Guest post: Brexit tax implications

Stuart Rogers of PKF Francis Clark looks at some of the likely tax implications of Brexit

Stuart Rogers

As the Prime Minister triggers Article 50 and formally starts the Brexit process, it’s probably a good time for businesses to reflect on what we can sensibly say about how the UK tax system will change for small and medium sized businesses (SMEs).

Currently popular tax opinion is breaking down the likely major impacts of Brexit as follows:

  • The most visible and probably painful change is likely to be customs duty. According to The Times 53% of imports (£223 billion) into the UK come from the EU. For decades most SMEs in the UK have been used to goods being moved around without any liability to duty or the imposition of tariffs. This now looks likely to change with all sorts of business beginning to consider how they would cope with additional administration burdens created by import duty and processes with those in the logistics industry predicting that getting products through customs will take much longer post Brexit. Thus for some businesses holding stock in the EU rather in the UK for despatch to the EU now looks like a sensible option. Having said all of the above there are some reports that the UK Government is hoping to agree that the existing customs duty exemption available in the Single Market can remain in place during Brexit negotiations, for up to ten years or when a new deal is reached, whichever comes first. At the moment of course no-one really knows whether this is likely and so planning for the worst case scenario seems sensible.
  • It’s also likely that there will be a loss of the distance selling thresholds for VAT purposes. Currently for those UK businesses that sell direct to consumers, particularly online, typically they must register for VAT in the EU country where their customers are – but only once their local sales breach a threshold. Once the UK leaves the EU those thresholds will cease to be available and UK companies will fall immediately into local EU VAT rules meaning online retailers are likely to have to register for VAT in many EU countries where they do not currently have to. This may result in online retailers having to look at margins particularly where the overseas VAT rate exceeds the UK’s 20%.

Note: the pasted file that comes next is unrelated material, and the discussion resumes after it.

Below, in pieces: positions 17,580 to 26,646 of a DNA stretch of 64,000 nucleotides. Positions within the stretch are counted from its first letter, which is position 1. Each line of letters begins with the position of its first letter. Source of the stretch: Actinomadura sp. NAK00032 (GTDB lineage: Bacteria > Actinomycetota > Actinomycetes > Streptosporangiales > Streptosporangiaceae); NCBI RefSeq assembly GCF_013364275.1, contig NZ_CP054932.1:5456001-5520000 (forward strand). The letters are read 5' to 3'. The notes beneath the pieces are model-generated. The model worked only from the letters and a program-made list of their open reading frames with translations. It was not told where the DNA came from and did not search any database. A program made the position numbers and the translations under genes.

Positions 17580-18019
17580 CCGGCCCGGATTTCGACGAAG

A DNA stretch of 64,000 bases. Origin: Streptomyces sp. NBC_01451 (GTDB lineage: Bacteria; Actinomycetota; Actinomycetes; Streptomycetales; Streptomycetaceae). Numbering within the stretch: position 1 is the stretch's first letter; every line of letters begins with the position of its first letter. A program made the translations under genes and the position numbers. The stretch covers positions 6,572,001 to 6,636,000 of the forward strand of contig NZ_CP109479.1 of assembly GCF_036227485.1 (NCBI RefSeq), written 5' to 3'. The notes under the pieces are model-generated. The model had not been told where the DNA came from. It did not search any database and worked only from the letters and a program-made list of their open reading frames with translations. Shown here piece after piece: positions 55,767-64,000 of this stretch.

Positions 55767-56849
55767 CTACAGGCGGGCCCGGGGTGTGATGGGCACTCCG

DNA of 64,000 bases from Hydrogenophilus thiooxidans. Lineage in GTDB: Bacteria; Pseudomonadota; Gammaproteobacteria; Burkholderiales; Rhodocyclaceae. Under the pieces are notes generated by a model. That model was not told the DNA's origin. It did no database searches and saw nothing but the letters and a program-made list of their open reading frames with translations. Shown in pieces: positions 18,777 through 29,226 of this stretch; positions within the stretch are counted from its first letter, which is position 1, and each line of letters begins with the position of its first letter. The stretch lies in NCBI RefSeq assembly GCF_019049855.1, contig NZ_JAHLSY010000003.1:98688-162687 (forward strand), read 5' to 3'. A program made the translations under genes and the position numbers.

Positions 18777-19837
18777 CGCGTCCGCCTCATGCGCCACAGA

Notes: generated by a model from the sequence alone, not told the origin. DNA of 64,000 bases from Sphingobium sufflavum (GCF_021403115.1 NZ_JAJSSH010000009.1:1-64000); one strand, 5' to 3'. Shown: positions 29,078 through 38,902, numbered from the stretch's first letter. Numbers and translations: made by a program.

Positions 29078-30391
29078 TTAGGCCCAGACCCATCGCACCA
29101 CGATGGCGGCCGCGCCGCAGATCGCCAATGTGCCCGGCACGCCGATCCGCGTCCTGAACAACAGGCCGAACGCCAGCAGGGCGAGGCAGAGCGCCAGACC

• Withholding taxes generally apply (in an EU context) on dividends, royalties and interest. The UK has a very favourable treaty network, and together with those treaties in an EU context the ‘interest and royalties directive’ reduces the withholding tax on such payments between connected parties. This means generally speaking such tax liabilities within the EU are rare. However post Brexit the interest and royalty directive will be gone and the treaties with the likes of Germany and Italy do not reduce withholding taxes to zero as one might hope – thus we expect to see UK companies that are part of EU groups exposed to more withholding tax and this will be an unwelcome surprise for some.
  • Many of us go on work trips all over Europe without noticing any impact upon our tax or social security position. The income tax side of things is dealt with by the tax treaty and this will not change, but the social security position is dealt with by an EU directive and so change is very likely coming in this area. Typically a UK resident person working in the UK will remain paying UK social security (NIC) even if he or she is posted abroad for a period of no more than two years – however upon Brexit the UK would cease to qualify for the benefits offered by that directive and foreign EU countries would then be able to levy local social security on the employee (and potentially employer) at the same time that a UK person was paying social security here – a very painful double charge. Whilst common sense dictates that this is unlikely to be the end outcome, there is very little time available to deal with such changes to the system and provide clear guidance.

No doubt like many businesses owners are ‘bored of Brexit’ but with the triggering of Article 50 firing the starting gun on exit negotiations, it is important that the challenges that are coming are recognised and that businesses begin to develop their own ‘plan for Brexit’ and engage with the developing stories which will affect their own businesses the most.

We’ve produced a Brexit checklist for your business to start to prepare for the opportunities and challenges ahead.

Stuart Rogers is Tax Partner with PKF Francis Clark,